In this chapter, we have tried to fit what moves between an origin-destination pair of nodes, like information, people and commodities into the concept of HLP. Basically, each different pair of origin-destination node has to be serviced exclusively. For instance, people traveling from i to j are not interchangeable with those traveling from j to i. In order to have a fully connected network (a network in which all nodes are connected) with N nodes, in which each node can be either an origin or a destination, the number of pairs (i-j pairs which are different from j-i pairs) should be N (N-1). Fig.1 illustrates a network composed of nodes and connections.

Figure 1.

A regular full-connected network with connections between nodes


Assuming that we have different traffic services in this network and that each vehicle can service five origin-destination pairs every day, with 18 vehicles, we will be able to service ten nodes every day. If we set one of the nodes as a hub node and connect it to all the other nodes, which are introduced as spokes, we will have 2(n-1) connections to service all origin-destination node pairs. This network is presented in Figure 2 (Daskin, 1995).

Assume, if there are different traffic services, and if each vehicle can provide service for origin-destination pairs every day, with 18 vehicles, we will be able to service 46 nodes every day. Thus, with fixed traffic resources, we can service more cities with a hub network than with a completely connected network. Multi-hub network is another type of hub and spoke network that is a formation of two or several hubs and spoke networks in which all hubs are fully connected to each other.

Figure 2.

A hub and spoke network


Key Terms in this Chapter

Database Transaction: A unit of work performed within a database management system (Sarvari et al., 2016 AU82: The in-text citation "Sarvari et al., 2016" is not in the reference list. Please correct the citation, add the reference to the list, or delete the citation. ).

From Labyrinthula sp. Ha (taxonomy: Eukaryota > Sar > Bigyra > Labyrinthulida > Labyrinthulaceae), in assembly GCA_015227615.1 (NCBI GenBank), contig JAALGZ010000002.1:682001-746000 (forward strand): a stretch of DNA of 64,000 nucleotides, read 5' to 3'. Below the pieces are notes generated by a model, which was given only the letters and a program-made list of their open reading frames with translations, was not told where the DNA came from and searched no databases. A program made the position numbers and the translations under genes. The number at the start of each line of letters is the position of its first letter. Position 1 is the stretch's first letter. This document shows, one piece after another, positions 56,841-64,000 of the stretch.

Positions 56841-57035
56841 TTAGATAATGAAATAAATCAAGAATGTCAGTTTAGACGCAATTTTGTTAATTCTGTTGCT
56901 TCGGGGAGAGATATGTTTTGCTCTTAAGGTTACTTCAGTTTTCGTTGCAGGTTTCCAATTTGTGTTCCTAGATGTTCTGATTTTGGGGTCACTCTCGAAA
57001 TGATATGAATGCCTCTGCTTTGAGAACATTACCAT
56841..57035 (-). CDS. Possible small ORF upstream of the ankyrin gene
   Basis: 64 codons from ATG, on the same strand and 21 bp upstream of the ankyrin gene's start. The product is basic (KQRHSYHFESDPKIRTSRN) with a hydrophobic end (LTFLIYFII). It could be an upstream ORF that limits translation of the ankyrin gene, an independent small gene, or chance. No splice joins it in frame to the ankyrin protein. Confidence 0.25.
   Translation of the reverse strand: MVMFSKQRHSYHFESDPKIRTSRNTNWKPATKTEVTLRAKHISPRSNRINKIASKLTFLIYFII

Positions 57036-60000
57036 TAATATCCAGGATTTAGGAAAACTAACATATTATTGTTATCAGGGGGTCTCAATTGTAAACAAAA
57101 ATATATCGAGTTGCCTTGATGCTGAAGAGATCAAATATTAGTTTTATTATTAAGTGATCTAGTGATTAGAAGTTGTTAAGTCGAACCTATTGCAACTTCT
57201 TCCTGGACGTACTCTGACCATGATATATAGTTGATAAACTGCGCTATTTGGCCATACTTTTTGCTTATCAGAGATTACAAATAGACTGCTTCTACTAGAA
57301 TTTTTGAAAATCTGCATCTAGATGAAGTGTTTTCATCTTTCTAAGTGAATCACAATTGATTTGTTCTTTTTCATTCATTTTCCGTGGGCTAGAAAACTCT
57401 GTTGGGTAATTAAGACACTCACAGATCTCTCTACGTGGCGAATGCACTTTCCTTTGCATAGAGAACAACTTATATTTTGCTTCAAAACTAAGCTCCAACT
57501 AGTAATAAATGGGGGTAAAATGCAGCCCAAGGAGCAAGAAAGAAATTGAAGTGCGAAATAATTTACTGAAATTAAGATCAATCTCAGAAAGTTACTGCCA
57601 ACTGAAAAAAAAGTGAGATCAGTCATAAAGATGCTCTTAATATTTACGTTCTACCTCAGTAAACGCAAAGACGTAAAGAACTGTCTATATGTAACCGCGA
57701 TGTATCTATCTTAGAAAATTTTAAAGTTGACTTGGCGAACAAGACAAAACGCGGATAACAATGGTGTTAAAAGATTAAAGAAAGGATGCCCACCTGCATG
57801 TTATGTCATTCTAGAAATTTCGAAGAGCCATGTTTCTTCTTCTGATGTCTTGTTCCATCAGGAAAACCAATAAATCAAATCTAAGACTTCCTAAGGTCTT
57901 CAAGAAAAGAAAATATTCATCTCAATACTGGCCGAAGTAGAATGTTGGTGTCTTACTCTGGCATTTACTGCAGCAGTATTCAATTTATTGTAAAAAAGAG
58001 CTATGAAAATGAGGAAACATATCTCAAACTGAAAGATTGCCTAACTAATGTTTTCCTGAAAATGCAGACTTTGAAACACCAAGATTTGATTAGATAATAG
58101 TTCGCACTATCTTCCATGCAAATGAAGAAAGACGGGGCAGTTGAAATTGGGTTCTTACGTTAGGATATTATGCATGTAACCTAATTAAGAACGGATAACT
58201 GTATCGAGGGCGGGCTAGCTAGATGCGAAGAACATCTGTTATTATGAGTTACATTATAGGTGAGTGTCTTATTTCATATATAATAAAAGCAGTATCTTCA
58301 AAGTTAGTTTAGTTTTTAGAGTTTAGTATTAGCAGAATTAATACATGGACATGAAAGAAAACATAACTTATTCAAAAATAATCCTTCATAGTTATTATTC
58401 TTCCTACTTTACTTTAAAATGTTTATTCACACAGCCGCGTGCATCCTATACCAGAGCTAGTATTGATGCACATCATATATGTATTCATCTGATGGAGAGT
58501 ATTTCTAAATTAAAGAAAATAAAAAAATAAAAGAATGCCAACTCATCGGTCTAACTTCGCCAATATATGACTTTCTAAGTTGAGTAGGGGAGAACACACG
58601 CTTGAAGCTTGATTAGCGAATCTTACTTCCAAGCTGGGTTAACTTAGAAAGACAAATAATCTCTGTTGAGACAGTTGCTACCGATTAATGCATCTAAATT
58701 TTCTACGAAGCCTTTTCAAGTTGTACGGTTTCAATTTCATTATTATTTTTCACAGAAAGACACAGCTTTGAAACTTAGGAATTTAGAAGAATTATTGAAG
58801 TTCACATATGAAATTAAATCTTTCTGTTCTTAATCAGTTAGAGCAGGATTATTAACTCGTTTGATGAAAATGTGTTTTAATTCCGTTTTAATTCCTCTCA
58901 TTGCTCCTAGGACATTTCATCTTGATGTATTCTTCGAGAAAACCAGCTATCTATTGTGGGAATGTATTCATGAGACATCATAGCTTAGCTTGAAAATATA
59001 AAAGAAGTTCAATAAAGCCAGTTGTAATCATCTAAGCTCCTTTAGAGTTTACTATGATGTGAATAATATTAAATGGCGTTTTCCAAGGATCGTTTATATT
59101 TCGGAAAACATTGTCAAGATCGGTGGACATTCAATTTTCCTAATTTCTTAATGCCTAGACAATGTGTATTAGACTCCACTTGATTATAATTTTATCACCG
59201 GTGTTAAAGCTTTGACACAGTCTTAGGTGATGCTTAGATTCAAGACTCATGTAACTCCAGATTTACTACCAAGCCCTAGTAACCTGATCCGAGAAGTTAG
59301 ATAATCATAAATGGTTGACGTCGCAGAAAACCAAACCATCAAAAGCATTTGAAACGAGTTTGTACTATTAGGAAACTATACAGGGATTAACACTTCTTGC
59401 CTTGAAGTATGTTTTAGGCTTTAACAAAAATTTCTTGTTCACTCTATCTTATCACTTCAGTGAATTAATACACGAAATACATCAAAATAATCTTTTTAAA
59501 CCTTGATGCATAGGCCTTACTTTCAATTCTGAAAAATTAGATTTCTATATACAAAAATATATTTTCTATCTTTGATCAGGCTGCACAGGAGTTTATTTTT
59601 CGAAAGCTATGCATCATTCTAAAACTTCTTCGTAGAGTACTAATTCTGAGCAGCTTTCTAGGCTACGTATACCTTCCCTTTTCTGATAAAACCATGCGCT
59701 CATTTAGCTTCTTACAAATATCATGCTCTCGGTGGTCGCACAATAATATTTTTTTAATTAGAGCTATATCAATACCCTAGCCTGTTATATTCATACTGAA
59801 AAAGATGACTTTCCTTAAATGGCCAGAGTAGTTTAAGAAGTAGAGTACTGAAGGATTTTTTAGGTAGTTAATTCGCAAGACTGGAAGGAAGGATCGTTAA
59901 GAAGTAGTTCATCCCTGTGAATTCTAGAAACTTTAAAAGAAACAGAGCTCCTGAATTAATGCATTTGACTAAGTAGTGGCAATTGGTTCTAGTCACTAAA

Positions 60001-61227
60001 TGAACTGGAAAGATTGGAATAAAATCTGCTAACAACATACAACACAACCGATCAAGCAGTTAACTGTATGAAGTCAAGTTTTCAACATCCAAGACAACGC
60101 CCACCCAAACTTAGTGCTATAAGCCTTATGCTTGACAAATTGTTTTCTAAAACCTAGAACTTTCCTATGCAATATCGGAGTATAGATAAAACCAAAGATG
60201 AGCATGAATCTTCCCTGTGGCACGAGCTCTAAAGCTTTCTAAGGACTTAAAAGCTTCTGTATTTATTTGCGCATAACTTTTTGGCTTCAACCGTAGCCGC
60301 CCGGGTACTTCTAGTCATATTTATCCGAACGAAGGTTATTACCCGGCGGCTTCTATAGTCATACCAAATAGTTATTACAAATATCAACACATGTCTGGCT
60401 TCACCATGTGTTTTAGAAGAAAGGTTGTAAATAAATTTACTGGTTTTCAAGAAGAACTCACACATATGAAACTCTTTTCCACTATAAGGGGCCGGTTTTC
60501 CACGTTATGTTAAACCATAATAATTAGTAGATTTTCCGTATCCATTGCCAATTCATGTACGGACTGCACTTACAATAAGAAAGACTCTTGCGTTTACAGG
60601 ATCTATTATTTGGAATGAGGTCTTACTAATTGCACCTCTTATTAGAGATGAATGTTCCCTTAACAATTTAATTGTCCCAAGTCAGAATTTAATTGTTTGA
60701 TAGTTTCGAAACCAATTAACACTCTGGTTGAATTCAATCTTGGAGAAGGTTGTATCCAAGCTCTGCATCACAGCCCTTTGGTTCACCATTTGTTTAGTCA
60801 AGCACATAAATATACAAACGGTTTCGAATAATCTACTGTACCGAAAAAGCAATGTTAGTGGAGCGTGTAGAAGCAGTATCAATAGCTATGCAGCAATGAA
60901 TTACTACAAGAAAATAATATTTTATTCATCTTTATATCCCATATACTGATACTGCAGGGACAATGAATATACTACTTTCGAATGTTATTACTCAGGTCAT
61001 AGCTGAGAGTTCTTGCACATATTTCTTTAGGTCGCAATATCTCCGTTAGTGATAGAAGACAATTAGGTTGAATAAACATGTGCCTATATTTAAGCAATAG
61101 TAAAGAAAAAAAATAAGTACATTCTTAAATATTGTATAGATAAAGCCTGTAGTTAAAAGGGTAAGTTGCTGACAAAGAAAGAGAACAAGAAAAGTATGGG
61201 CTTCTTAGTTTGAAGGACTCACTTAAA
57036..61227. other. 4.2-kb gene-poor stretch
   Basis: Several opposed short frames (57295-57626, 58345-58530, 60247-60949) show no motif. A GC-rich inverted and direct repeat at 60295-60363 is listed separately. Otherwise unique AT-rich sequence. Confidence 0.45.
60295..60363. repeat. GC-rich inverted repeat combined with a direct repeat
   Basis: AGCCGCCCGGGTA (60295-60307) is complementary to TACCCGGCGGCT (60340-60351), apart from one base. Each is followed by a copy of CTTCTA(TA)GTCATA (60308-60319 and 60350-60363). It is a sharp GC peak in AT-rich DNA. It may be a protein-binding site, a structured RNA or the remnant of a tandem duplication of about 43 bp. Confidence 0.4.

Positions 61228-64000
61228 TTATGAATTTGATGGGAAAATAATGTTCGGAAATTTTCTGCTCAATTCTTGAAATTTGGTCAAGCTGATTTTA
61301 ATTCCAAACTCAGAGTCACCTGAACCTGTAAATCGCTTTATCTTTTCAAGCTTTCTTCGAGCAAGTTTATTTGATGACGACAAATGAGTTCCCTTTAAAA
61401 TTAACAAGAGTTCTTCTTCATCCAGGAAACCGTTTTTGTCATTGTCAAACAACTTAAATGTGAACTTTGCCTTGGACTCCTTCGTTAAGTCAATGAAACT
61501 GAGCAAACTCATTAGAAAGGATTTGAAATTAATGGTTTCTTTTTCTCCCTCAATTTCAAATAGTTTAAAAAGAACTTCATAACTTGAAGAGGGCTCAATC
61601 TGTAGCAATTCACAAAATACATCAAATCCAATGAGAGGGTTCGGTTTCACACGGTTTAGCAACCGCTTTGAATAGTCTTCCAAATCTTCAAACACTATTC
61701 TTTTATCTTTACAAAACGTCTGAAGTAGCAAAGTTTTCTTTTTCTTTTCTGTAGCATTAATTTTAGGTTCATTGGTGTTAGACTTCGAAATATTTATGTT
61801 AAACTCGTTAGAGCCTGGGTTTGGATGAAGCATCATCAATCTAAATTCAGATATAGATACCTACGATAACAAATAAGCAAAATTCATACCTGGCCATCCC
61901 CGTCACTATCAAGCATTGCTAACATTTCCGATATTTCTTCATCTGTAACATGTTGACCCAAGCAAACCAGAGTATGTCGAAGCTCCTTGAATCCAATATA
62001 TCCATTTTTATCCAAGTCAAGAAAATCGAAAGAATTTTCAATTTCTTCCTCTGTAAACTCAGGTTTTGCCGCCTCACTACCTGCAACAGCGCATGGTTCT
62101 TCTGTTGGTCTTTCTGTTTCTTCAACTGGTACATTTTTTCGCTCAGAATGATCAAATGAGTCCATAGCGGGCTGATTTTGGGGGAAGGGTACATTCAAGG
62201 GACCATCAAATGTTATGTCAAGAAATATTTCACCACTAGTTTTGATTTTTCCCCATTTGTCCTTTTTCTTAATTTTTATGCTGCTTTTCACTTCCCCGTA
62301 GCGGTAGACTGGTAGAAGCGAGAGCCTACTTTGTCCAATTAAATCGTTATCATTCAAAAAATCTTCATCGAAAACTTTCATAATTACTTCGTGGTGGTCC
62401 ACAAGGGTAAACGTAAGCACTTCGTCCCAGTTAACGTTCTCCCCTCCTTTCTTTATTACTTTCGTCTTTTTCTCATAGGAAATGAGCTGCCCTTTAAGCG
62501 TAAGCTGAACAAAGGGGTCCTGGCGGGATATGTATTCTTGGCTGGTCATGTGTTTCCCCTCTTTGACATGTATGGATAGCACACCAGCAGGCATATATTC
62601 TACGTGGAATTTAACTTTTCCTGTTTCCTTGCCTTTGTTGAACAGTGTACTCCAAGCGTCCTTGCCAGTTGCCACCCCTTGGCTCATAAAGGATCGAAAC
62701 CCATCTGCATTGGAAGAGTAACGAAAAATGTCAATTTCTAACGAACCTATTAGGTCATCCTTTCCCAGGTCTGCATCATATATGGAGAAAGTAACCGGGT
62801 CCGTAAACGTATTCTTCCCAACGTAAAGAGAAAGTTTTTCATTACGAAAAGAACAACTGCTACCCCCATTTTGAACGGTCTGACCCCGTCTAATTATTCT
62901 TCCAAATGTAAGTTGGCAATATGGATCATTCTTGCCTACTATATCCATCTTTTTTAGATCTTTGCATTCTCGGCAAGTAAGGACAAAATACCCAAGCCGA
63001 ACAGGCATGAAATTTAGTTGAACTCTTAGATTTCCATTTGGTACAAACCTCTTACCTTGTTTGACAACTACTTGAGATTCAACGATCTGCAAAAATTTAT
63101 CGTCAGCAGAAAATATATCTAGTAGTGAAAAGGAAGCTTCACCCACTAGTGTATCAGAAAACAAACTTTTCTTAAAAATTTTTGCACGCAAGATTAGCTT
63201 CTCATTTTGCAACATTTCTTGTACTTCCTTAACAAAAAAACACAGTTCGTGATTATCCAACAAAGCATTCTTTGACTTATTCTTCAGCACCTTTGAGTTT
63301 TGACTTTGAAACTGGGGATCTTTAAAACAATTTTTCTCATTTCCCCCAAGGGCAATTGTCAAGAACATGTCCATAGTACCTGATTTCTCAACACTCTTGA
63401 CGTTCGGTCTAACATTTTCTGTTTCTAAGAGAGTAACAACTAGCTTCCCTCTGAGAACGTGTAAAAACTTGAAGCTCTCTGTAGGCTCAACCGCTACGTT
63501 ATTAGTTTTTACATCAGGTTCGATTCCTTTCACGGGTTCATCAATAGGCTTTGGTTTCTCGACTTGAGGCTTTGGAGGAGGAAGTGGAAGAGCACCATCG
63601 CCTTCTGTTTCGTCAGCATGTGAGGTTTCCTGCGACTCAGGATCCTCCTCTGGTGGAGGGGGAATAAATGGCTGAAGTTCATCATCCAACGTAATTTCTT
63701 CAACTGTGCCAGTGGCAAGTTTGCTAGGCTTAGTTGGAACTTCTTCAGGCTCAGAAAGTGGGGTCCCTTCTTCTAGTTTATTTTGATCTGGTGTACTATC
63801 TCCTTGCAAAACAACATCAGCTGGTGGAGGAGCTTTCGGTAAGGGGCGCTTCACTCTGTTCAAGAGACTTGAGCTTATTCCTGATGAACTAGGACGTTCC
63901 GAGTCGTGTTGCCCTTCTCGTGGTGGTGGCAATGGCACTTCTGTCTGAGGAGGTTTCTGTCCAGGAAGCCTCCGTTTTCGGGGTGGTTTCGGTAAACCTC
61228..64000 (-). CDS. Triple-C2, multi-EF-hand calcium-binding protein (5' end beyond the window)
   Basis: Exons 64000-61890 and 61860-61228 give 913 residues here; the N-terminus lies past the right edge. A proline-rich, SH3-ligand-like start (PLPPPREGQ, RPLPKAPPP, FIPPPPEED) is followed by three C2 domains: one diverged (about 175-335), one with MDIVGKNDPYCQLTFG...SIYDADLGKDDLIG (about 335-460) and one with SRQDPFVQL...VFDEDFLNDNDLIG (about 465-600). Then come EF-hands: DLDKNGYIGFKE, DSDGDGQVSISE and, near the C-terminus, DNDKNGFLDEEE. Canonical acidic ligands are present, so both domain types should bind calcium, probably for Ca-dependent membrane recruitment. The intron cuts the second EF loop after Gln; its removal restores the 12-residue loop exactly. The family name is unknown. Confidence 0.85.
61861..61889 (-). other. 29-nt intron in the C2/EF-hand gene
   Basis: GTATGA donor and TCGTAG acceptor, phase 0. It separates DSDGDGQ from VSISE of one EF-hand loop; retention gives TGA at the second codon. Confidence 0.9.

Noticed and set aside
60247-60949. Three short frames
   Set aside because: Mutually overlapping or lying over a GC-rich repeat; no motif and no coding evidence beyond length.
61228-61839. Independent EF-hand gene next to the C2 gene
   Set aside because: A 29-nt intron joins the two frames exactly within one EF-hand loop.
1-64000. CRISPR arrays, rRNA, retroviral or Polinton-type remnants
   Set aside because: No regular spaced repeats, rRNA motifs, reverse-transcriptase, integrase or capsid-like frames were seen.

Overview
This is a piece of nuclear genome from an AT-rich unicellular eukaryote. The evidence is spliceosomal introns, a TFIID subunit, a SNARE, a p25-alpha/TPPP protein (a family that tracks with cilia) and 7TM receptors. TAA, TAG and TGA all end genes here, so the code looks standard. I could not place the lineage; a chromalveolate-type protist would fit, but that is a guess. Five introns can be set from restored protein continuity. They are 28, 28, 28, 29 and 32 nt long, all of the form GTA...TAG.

Hybrid Manufacturing System: A system is one in which functional layout (generally job-shop type) and cells (manufacturing or assembly) coexist.

Quadratic Integer Programming: A special case of the None Linear Programming, when the objective function is in quadratic form and the constraints are linear.

Metaheuristics: In computer science and mathematical optimization, a metaheuristic is a higher-level procedure or heuristic designed to find, generate, or select a heuristic (partial search algorithm) that may provide a sufficiently good solution to an optimization problem, especially with incomplete or imperfect information or limited computation capacity (Bianchi et al., 2009 AU83: The in-text citation "Bianchi et al., 2009" is not in the reference list. Please correct the citation, add the reference to the list, or delete the citation. ).

Hub: The facilities that are servicing many origin-destination pairs as transformation and tradeoff nodes.

Uncapacitated Single Allocation p-Hub Median Problems (USApHMP): In the classical USApHMP, transportation costs are modeled as linear functions of the transport volume, where a fixed discount factor on hub-hub connections is introduced to simulate economies of scale.

Spoke: A none hub node that is connecting to a hub.